1: The key factor for the success of a bioremediation treatment seems to depend on the capacity of the formulation used to retain nutrients and environmental microbiota on the fuel layers that cover the rocks, more than on the addition of microbial reinforcements. Fertilizations in aqueous solutions are not very capable to achieve the retention mentioned, even when adsorbent materials (clay, sepiolite, bentonite or vegetable fragments) are added.
2: On the contrary, the only oleaginous formulation used (S-200) was shown to be able to mix with the fuel layers, to retard fuel hardening and to form surfaces capable of retaining environmental microbiota and to increase the bio-accessibility of the hydrocarbons. It is also possible that the fatty acids present in the formulation act as appropriate co-substrates, which facilitate the co-metabolic degradation of the most recalcitrant hydrocarbons. Finally, it seems clear that the dispersive effect of S-200, although very slow, promotes the migration of the non-biodegradable fuel components (asphaltenes-resins), a process often considered undesirable. But this dispersion (which does not present the negative effect derived of the massive use of dispersant and surfactant products to achieve an environmental make-up) takes place at rates even inferior to those promoted by the wave action, a process considered as positive. On the other hand, it can be pointed out that S-200 was less sensitive than the other formulations to the effects of both pluvial lixiviation, and high summer temperatures in rocks blackened by the fuel.
3: The aging of the fuel retards notably the effectiveness of the bioremediation, and it even hinders pressurized water cleaning. In the laboratory it was verified that the UV radiation increases the proportions of components that are strongly adsorbed by silicates, which could explain, at least partially, such effects.
4: The microbiota captured by the surfaces treated with S-200 shows an acute seasonal variation, and it contains a large proportion of bacteria detectable by DNA, but which cannot be cultured (or we do not know how to culture). This fact explains the absence of significant accelerations obtained in the laboratory with microbial reinforcements isolated from experimental surfaces impregnated with fuel and treated with S-200.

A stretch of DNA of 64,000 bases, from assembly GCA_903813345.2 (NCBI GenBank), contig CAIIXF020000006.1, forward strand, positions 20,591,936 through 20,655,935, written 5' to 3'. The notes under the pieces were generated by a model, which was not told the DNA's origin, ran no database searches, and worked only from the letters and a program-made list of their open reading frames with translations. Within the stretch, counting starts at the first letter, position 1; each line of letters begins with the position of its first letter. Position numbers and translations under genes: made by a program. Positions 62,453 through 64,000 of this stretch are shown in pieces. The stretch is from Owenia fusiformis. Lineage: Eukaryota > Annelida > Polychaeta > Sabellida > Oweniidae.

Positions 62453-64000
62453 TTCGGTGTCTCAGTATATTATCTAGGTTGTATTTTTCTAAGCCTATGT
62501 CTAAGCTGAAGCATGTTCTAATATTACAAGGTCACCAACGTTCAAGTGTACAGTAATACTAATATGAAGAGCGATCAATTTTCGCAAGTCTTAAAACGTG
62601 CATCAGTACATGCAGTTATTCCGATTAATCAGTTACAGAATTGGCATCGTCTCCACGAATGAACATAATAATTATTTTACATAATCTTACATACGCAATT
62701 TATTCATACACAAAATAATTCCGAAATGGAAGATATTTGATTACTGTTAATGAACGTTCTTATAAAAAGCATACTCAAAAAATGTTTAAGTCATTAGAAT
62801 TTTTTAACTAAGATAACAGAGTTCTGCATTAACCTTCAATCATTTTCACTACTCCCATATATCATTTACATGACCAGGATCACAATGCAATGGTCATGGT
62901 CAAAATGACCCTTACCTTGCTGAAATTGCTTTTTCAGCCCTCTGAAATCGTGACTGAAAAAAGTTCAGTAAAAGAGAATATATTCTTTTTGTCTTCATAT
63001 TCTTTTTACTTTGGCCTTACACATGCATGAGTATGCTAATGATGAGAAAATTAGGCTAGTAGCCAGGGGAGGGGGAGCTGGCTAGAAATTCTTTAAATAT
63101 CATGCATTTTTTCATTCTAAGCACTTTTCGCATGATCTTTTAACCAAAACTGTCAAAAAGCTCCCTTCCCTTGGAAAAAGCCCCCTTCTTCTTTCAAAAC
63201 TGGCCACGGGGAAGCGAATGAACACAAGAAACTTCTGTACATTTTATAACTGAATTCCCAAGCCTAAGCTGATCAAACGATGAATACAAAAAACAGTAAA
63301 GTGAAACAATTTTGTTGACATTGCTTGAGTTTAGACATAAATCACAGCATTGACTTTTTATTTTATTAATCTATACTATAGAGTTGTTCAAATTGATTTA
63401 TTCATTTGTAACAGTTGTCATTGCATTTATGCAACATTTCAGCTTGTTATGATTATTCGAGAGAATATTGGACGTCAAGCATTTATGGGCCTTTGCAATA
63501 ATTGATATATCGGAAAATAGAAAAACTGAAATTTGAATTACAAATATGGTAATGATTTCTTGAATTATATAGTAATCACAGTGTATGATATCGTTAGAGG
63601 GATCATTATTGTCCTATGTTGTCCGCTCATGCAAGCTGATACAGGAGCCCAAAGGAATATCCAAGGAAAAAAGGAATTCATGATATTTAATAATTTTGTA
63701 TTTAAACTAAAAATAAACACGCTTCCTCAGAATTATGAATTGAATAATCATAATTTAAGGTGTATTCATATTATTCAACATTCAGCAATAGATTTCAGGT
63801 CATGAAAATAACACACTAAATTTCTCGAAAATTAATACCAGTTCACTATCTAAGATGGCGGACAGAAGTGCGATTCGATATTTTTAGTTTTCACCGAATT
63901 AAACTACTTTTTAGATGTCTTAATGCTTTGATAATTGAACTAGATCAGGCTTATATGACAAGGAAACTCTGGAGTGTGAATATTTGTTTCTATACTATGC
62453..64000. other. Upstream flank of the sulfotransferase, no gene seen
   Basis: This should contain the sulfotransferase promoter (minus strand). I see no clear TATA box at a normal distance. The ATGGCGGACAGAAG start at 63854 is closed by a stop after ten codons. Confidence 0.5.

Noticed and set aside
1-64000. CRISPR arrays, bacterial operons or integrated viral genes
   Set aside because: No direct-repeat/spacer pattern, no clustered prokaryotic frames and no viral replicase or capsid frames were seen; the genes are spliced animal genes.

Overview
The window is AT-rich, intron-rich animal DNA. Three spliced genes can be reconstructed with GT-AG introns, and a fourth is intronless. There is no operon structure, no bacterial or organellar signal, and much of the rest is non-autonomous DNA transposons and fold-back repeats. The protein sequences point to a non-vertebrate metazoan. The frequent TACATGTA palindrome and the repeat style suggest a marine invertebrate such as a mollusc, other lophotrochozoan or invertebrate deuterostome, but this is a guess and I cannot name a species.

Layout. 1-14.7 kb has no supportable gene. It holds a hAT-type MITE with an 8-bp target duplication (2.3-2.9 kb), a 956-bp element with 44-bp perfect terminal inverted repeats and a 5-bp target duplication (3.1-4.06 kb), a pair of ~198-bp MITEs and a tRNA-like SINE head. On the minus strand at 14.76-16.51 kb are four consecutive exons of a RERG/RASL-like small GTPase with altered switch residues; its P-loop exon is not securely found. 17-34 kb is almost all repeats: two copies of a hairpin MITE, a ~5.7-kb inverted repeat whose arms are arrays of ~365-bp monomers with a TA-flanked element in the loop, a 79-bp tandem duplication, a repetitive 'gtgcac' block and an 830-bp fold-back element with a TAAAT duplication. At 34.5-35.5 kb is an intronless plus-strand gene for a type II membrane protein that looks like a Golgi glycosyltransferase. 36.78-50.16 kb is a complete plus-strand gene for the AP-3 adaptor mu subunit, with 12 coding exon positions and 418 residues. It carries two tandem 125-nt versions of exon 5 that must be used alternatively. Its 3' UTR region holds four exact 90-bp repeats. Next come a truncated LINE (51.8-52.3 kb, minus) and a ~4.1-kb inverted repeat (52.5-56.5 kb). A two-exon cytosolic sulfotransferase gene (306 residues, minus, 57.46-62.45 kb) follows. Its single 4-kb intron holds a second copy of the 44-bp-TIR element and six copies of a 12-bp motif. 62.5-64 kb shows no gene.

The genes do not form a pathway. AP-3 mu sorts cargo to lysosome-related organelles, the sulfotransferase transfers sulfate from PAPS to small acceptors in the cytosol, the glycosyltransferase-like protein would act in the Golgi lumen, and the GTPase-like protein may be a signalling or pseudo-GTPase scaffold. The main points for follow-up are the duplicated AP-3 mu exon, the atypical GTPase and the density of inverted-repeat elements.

5: At least in rocky substrates, the mechanism of the bioremediation is not assimilable to that of a microbial culture, where the carbon source (here the petroleum) disappears with the kinetics of an auto-catalytic consumption. The process is explained better by means of a model that obeys the following conditions: (1) the contaminated area receives randomly petrolytic organisms the uncontaminated environment, with an approximately constant supply, (2) the viability of the petrolytic organisms in the contaminated area is low, the period of action short, and mortality balances the supply from the source, which prevents the initiation of exponential growth processes and maintains an approximately constant active biomass. This model is consistent, in fact, with the rapid drop in the microbial populations which are added with each application of bacterial reinforcement, and also with the need to repeat said applications, simply in order to achieve an increase in the specific rate (constant) of degradation.
Figure 1: Remaining total fuel (% of the initial level) in tiles subjected to the different treatments assayed (0: control without treatment), at indicated times. Error bars refer to confidence intervals (n=4; a=0.05).
Figure 2: Time-course of remaining total fuel (%) in control tiles (0) and those treated with the three more effective formulations (F, I, J) after 2-3 months. Error bars refer to confidence intervals (n=3; a=0.05).